lobelia(redirected from cardinal flower)
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1. The dried leaves and tops of Lobelia inflata (family Lobeliaceae); lobelia contains several alkaloids: lobeline, lobelamine, lobelanidine, lobelanine, norlobelanine, norlobelanidine, and isolobelanine. The fluid extract and the tincture have been used as an expectorant in asthma and chronic bronchitis.
2. One of a class of alkaloids isolated from lobelia (1).
3. Any plant of the genus Lobelia.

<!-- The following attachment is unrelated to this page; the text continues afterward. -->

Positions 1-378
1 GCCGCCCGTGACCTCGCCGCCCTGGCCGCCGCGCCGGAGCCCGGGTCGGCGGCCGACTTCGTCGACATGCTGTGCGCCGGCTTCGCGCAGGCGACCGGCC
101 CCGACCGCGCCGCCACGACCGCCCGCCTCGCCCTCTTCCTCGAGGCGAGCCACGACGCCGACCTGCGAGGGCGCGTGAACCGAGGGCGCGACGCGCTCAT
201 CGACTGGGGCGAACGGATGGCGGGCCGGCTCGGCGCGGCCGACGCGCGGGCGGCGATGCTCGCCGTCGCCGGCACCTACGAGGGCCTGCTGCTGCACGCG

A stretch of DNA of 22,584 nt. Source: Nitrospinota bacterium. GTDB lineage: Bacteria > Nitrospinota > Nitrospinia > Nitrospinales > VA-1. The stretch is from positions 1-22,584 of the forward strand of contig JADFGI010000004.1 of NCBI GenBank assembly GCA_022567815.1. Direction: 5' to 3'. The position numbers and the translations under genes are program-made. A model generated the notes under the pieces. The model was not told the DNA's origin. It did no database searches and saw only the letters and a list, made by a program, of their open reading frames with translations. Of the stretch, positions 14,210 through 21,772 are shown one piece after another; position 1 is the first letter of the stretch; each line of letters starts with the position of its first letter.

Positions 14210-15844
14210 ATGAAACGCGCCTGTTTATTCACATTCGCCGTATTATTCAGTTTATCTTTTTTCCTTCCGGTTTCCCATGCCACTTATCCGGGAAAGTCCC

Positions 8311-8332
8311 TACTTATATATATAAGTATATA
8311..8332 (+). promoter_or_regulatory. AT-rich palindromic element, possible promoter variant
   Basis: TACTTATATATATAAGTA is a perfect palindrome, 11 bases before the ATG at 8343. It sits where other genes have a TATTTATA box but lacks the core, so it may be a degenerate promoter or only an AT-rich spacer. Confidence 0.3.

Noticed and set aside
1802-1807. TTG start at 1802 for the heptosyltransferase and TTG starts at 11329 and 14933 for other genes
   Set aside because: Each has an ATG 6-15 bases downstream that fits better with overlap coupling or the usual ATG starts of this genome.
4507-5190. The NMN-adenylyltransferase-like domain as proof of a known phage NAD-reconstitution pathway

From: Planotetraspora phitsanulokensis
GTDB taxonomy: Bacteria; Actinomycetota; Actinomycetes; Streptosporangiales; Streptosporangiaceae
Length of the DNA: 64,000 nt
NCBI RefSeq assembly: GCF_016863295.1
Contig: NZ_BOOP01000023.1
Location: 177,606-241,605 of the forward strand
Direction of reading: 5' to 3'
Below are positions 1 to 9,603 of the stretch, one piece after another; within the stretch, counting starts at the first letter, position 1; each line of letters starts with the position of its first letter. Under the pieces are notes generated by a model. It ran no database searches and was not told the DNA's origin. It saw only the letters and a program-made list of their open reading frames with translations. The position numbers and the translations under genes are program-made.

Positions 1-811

Farlex Partner Medical Dictionary © Farlex 2012
An annual or biennial plant that contains alkaloids (isolobinine, lobelanidine, lobeline, lobinaline), chelidonic acid, fats and resin. Lobelia is emetic and expectorant, and was once used for asthma, respiratory complaints and for tobacco withdrawal syndrome (due to the content of lobeline); it has been applied topically for bites, poison ivy and fungal infections.
Nausea, vomiting, coma, and possibly death by paralysis; it is deemed it poisonous by the FDA.
Segen's Medical Dictionary. © 2012 Farlex, Inc. All rights reserved.